Computer architecture research involves heavy use of simulators, most of these simulators are cycle-approximate simulators (CAS) implemented using imperative (C), object oriented (C++) and multi-paradigm (Python) languages. Some of the widely used simulators are Gem5, GPGPU-Sim and McPAT.
In an ideal case, in computer architecture one would like to work with languages that are easy on the construction of synthesizable register-transfer-level and close to hardware design. Hardware Description languages (HDL) come under this category, which are heavily used in VLSI research and in industry, but not in computer architecture research. SystemVerilog, Verilog or VHDL are examples of these.
Prof. Christopher Batten and his group at Cornell University, put forward the idea of bringing together CAS and HDL in research paper “Hardware Generation Languages as a Foundation for Credible, Reproducible, and Productive Research Methodologies.” This paper brings together CAS and HDL to put forward the need of hardware generation languages (HGL) and integrated frameworks to improve researcher productivity in computer architecture.
I agree with the idea, as I have experienced the difference while working with CAS and HDL research methodologies, and how useful integrating these two could be. There are few HGL which have found their way into academia, namely Genesis2, Chisel and Bluespec. Chisel might find quick adaption due to its use with RISC-V, where as Bluespec and Genesis2 have been around for a while but not many research group are using it for computer architecture research. Prof. Christopher’s group is working on a Python framework that will bridge CAS and HDL, and that could be very useful considering that not all research is carried out using both the methodologies.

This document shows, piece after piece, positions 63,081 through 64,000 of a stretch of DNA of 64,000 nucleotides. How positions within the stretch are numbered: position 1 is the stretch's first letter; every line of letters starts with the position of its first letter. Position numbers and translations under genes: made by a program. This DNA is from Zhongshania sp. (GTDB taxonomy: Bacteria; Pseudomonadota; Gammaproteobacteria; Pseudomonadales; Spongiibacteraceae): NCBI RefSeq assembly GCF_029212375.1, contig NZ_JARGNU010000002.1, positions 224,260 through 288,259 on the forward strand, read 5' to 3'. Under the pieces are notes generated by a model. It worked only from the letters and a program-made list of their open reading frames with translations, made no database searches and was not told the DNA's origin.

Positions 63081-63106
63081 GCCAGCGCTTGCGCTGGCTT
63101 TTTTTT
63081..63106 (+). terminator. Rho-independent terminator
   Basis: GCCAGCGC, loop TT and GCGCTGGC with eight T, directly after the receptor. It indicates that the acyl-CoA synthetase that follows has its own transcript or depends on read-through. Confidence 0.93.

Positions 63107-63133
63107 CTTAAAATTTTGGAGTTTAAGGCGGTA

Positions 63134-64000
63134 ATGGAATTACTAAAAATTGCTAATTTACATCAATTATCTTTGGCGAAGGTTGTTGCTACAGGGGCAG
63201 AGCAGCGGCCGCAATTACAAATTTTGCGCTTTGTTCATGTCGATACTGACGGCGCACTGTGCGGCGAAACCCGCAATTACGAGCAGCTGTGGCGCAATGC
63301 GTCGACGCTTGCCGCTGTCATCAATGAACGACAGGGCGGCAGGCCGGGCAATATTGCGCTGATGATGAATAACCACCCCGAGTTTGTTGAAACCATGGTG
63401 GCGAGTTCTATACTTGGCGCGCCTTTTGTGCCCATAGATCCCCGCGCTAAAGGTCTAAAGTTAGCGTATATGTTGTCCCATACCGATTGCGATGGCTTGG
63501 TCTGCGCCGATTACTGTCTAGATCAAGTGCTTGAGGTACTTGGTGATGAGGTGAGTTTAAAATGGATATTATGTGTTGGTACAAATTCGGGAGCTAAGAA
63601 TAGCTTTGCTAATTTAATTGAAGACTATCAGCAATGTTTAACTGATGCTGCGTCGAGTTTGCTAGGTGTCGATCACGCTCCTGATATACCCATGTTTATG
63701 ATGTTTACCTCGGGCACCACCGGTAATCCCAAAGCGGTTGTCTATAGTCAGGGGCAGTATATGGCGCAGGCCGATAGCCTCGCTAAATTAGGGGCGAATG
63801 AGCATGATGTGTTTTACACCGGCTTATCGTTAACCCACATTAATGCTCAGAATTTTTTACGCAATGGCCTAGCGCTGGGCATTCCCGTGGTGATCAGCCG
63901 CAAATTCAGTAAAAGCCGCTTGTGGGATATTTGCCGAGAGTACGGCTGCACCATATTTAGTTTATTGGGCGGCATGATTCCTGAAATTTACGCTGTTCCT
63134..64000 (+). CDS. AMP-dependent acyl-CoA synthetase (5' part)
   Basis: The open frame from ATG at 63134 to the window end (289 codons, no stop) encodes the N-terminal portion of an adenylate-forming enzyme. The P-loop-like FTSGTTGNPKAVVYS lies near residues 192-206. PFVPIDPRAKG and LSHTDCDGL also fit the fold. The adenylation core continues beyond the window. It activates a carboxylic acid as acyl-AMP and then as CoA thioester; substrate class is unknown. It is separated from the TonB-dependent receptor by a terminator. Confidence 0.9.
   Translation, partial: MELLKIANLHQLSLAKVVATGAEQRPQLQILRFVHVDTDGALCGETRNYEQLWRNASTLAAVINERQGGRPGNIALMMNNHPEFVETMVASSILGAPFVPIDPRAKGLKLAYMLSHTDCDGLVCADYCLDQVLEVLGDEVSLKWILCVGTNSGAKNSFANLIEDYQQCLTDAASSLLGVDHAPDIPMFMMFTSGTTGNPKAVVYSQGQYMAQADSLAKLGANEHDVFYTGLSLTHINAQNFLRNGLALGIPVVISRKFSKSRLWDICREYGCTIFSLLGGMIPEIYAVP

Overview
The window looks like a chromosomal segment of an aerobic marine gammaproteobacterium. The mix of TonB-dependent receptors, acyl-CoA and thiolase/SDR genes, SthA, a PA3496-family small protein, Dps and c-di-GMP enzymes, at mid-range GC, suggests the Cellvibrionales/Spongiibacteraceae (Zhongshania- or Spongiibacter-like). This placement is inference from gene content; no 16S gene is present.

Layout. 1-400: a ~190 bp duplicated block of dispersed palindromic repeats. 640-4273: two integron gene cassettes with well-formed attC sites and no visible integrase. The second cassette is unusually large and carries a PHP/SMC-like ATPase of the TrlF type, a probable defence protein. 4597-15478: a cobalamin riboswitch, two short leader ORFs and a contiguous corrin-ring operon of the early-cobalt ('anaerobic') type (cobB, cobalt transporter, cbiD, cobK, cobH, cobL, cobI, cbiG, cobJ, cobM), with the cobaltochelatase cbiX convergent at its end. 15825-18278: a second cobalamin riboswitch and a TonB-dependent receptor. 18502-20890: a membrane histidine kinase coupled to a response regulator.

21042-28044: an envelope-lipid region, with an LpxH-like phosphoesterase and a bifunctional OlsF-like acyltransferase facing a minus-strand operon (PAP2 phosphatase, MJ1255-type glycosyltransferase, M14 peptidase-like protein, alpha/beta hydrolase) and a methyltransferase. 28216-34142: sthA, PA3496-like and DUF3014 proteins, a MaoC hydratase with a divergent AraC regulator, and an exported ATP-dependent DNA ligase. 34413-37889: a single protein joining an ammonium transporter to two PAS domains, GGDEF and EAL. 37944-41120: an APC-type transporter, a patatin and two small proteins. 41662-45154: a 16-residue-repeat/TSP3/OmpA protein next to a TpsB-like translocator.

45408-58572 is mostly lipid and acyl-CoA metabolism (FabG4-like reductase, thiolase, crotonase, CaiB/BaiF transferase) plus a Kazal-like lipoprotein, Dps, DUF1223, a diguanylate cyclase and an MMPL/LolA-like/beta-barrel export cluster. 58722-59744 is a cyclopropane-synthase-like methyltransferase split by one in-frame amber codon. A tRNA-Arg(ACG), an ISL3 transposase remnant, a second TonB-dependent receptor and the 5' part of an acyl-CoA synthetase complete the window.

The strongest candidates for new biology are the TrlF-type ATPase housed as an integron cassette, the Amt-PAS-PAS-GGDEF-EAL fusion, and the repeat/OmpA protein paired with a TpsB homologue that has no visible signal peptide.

You can learn more about HGL languages by reading:
- Chisel: Constructing Hardware in a Scala Embedded Language
- Genesis2: A chip generator
- Bluespec System Verilog: efficient, correct RTL from high level specifications